Saturday, February 15, 2014

Knitting Class

One of my goals for 2014 was to take a knitting class so I can advance beyond the basic garter stitch and scarf making. Since winter is my favorite time to knit, I decided to sign up for a 4-week class that met for two hours on Thursday nights starting in mid-January. I'm amazed at how much I learned in a total of only 8 hours! 

Below are my two practice swatches. The first photo shows four different patterns. At the bottom is the basic garter stitch (knit every row). The next one up is the stockinette stitch (knit one row, purl one row). Next is a 2x2 rib (knit two stitches, purl two stitches), and finally, at the top, is seed stitch, which looks prettier in person.


The next swatch shows the beginnings of a cable knit, which uses a special cable needle inserted every so often and creates the raised portion of the cable. I still cannot wrap my mind around how this actually works, and for someone who likes to understand how things work, this is frustrating. As I'm knitting, I find myself asking, "Who came up with this in the first place?" Do you ever wonder about things like that?


In addition to these great patterns, I also learned eyelet, which is how you create a hole or space in your work. Lacy knit garments are made using eyelet. On the practical side, I learned how to follow a pattern, how to increase and decrease (necessary when making a garment) and how to "unknit," or backtrack to a mistake in order to fix it. I also learned how to use a crochet hook to correct a dropped stitch -- very important. Now I'm ready to start a new project that will allow me to practice all that I've learned!

Do you knit, or do you want to learn how to knit? If so, I highly recommend it. Knitting is fun, challenging and good for you. How is it good for you? Well, I'm told that knitting requires one to use both sides of the brain, so it's a great way to keep one's mind active and healthy. And the results are so rewarding. What could be better than to give a handmade scarf to a friend for her birthday or a knitted baby blanket to an expectant mother. If you're thinking of learning to knit, do it now -- don't wait! Check out my Knitting board on Pinterest for some inspiration.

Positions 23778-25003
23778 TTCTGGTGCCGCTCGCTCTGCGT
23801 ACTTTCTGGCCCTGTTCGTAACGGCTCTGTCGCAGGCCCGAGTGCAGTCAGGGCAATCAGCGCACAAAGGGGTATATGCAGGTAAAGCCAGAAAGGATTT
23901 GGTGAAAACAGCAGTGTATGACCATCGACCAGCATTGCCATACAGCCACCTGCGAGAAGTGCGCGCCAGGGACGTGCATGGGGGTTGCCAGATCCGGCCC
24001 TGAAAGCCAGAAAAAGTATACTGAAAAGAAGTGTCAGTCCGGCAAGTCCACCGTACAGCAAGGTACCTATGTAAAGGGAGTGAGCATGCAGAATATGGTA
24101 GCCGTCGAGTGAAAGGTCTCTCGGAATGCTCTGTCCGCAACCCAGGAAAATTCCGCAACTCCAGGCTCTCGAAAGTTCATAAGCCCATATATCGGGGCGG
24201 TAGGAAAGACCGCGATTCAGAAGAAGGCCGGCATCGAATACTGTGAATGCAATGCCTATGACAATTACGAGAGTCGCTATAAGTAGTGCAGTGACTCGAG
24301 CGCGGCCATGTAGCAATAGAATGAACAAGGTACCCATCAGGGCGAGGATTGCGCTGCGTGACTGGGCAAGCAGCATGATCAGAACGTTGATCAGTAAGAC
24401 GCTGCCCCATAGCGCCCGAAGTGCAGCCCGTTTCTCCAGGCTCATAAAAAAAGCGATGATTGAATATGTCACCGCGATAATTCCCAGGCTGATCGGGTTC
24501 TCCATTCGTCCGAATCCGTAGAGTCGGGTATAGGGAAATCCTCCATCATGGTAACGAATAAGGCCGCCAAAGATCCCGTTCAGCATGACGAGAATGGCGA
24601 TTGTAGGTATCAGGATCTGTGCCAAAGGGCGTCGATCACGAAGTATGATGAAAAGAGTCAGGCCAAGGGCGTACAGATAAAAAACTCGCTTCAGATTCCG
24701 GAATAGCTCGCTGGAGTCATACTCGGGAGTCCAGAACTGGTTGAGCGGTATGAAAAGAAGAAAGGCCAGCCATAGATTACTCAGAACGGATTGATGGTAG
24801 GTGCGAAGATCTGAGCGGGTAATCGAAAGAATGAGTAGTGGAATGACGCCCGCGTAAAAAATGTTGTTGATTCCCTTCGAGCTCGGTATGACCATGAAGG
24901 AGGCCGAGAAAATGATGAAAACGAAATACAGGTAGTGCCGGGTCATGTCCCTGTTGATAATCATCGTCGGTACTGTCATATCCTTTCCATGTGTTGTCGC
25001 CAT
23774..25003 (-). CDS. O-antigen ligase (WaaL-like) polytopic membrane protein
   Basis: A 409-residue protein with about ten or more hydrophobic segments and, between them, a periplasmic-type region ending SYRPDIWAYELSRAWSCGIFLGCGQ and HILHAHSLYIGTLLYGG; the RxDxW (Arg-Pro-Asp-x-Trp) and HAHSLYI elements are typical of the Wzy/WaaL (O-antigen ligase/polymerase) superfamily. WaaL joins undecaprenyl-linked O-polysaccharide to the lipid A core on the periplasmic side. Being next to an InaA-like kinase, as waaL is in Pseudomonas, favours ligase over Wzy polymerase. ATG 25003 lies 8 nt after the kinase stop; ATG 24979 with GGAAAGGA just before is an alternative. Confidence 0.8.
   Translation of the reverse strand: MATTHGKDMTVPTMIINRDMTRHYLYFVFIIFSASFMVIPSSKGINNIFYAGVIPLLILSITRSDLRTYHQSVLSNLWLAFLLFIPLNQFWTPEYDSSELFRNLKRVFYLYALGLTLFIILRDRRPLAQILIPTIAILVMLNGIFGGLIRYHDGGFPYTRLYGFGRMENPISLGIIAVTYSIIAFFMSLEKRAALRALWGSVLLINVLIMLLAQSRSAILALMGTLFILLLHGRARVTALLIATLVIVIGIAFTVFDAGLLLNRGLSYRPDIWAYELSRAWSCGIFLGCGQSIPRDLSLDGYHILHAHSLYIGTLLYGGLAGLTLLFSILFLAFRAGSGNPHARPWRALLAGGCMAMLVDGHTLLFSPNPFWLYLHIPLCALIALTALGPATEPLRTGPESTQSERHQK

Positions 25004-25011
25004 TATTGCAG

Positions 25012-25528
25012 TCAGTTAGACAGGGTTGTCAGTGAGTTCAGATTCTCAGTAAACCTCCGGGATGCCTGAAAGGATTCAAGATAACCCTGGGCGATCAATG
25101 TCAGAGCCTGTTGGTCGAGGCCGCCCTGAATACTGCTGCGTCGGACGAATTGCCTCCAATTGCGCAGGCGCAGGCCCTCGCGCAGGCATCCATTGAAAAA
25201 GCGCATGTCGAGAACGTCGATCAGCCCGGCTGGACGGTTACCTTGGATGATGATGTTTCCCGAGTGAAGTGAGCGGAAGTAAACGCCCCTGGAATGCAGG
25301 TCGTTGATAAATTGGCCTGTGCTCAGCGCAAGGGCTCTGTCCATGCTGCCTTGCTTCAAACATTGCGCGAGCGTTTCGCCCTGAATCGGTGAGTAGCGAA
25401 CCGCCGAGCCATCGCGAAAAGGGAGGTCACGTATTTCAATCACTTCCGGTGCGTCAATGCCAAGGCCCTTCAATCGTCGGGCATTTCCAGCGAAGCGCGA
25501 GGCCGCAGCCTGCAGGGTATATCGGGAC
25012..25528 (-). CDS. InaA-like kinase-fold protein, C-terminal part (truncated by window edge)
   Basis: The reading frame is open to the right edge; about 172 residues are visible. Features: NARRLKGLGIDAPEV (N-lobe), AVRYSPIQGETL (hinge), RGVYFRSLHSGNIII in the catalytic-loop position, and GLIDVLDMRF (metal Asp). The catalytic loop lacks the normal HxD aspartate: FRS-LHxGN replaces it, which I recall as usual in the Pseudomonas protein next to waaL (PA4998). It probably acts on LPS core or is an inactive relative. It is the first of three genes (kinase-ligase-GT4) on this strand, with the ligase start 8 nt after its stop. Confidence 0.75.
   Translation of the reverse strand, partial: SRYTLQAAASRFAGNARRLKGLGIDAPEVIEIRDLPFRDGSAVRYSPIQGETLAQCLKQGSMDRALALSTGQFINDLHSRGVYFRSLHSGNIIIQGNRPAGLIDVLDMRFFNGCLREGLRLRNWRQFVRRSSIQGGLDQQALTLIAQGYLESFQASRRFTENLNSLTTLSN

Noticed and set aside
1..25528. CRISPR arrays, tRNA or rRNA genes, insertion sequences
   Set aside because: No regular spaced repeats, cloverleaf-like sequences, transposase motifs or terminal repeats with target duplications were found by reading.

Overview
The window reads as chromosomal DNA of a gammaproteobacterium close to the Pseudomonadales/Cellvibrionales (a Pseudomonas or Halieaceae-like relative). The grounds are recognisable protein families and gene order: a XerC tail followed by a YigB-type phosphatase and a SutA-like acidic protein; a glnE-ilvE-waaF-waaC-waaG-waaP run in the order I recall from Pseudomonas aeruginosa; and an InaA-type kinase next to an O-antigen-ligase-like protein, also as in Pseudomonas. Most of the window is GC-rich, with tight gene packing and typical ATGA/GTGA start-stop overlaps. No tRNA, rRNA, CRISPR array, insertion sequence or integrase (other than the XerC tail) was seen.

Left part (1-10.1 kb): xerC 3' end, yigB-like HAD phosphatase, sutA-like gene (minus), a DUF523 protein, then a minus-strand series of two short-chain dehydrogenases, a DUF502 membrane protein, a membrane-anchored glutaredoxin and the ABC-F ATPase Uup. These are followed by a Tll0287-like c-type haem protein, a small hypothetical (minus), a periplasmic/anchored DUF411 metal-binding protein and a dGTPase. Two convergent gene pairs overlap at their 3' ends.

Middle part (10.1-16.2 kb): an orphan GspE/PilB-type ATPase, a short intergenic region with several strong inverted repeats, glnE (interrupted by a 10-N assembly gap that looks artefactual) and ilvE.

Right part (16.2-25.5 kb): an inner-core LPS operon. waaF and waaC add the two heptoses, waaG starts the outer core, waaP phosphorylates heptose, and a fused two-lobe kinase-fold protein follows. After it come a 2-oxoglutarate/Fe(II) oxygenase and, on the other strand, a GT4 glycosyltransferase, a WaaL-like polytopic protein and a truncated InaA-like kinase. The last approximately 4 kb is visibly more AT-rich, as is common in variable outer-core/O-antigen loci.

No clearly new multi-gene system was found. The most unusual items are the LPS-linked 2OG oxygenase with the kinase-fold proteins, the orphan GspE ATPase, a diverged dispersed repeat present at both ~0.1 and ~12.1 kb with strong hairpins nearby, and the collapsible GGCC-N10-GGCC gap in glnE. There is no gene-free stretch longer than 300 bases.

7 comments:

  1. That knitting class is certainly food for thought. I've wanted to knit since I was a teenager. I tried it on two different occasions and just couldn't get it. I do crochet and have done that since I was a teenager and find it much easier than knitting. I finally learned to knit a simple dishcloth by watching YouTube videos. I just decided that if nothing else, I was going to learn to make knitted dishcloths! I stuck with it until I got it. I was thrilled and have made several. I might even be able to make a scarf one of these days! The only stitch I know is the basic garter stitch, so taking a class may be just the ticket to move me past the dishcloths.

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    1. Hi Jeannine,
      The garter stitch was all I knew for years. I can't believe how simple the purl stitch is, and then all patterns can be created with different combinations of knit and purl. I knit using the Continental method, whereas the teacher of the class I took uses the English method. So I was the only one in class doing Continental, but it didn't matter. I hope you take a class so you can expand your knitting horizons. The key is to take it one step at a time. Good luck!
      Claudia